Tumor antigen-specific T cells and cancer immunotherapy: current issues and future prospects

Vaccine. 2003 Jan 30;21(7-8):781-6. doi: 10.1016/s0264-410x(02)00598-4.


The critical role of antigen-specific T cells in the eradication of cancer has been demonstrated in numerous animal models. Data compiled from both in vitro systems and human clinical trials indicate that T cells can be identified that recognize antigenic fragments derived from gene products expressed by tumors. Nonetheless, results from clinical trials have been for the most part disappointing, since vaccine protocols designed to elicit anti-tumor T cell activity have, in the majority of cases, failed to result in tumor eradication and enhanced patient survival. The focus of this review article is to summarize the current status of antigen-specific tumor immunotherapy and provide insight into potential future strategies for the successful activation of T cells for the immunotherapy of cancer.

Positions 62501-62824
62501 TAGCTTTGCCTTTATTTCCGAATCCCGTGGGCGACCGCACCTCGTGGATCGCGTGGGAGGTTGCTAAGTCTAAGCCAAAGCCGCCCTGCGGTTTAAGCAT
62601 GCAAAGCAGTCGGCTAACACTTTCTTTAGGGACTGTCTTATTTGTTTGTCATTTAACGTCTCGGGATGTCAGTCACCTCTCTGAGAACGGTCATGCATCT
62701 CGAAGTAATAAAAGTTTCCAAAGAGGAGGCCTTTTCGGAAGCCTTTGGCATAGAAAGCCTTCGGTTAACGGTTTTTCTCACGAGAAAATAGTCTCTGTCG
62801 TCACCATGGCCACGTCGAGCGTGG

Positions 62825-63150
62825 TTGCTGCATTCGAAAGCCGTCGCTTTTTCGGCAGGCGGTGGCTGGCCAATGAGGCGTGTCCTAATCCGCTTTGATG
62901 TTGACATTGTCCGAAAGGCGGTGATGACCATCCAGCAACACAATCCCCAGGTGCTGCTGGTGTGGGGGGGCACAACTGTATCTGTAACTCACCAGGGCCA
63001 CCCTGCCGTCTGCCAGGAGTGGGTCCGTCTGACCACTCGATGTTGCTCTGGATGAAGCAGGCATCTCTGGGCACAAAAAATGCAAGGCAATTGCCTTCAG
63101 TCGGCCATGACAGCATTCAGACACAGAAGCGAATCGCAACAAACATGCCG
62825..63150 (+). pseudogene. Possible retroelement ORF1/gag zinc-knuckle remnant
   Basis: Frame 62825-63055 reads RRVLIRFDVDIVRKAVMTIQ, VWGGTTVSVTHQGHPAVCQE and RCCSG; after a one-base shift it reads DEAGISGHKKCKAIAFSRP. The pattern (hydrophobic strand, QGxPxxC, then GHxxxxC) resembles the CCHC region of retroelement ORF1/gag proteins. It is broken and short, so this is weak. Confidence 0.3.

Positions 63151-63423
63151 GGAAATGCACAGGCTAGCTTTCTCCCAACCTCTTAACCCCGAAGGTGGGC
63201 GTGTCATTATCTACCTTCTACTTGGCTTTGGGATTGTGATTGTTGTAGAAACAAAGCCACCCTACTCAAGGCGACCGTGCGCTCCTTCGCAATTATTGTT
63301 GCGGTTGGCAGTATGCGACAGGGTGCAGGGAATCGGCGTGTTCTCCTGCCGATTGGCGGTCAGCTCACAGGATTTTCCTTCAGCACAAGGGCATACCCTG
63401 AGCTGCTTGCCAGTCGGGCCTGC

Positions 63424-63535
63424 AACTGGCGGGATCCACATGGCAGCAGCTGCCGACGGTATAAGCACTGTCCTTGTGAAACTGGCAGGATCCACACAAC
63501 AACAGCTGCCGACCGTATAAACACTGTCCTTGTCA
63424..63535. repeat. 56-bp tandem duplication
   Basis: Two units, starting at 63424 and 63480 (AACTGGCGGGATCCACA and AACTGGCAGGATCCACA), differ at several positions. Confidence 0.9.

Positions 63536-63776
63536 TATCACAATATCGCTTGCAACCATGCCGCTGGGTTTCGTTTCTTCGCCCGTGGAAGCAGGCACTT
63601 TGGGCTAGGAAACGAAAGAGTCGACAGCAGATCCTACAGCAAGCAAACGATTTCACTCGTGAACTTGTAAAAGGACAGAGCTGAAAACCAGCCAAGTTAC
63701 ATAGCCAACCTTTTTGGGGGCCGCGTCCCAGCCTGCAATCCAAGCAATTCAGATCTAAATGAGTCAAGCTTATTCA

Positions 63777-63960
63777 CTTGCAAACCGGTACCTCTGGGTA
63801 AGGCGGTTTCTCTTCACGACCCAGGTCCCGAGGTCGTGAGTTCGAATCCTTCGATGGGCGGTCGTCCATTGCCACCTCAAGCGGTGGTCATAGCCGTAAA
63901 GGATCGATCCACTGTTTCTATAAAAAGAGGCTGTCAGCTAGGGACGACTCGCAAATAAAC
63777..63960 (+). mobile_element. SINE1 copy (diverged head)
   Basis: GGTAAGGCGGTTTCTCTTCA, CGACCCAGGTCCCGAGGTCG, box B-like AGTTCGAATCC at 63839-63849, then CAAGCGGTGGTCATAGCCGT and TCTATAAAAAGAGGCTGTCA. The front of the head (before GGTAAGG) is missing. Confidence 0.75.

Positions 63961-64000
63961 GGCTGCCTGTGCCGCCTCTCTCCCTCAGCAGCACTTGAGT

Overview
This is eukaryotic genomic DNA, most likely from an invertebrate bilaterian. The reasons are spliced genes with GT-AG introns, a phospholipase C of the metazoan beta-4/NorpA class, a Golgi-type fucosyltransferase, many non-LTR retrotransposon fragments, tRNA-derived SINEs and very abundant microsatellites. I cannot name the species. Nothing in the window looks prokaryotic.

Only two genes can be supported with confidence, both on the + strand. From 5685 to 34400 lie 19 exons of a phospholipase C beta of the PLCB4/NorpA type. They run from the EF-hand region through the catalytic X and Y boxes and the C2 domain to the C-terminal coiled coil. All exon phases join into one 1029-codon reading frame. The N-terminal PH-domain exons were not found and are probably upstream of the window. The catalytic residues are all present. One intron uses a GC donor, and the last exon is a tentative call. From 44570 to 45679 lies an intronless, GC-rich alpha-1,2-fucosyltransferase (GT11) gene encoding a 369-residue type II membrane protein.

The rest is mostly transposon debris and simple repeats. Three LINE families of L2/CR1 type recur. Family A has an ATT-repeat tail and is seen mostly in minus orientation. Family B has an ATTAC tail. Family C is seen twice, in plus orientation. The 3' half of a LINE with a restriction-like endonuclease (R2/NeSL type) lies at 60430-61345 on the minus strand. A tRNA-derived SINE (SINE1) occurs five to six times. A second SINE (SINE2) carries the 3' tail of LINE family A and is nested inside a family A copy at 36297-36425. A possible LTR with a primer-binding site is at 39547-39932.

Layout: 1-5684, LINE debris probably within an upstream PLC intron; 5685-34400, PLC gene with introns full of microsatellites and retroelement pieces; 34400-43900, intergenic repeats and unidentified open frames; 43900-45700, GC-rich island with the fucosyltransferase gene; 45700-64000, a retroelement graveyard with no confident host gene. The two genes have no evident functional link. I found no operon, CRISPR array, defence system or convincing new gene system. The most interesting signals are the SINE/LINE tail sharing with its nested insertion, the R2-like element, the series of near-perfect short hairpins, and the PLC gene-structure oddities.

Publication types

  • Review

MeSH terms

  • Animals
  • Antigens, Neoplasm / immunology*
  • Cancer Vaccines*
  • Clinical Trials as Topic
  • Humans
  • Immunotherapy / trends
  • Neoplasms / immunology
  • Neoplasms / therapy*
  • T-Lymphocytes / immunology*


  • Antigens, Neoplasm
  • Cancer Vaccines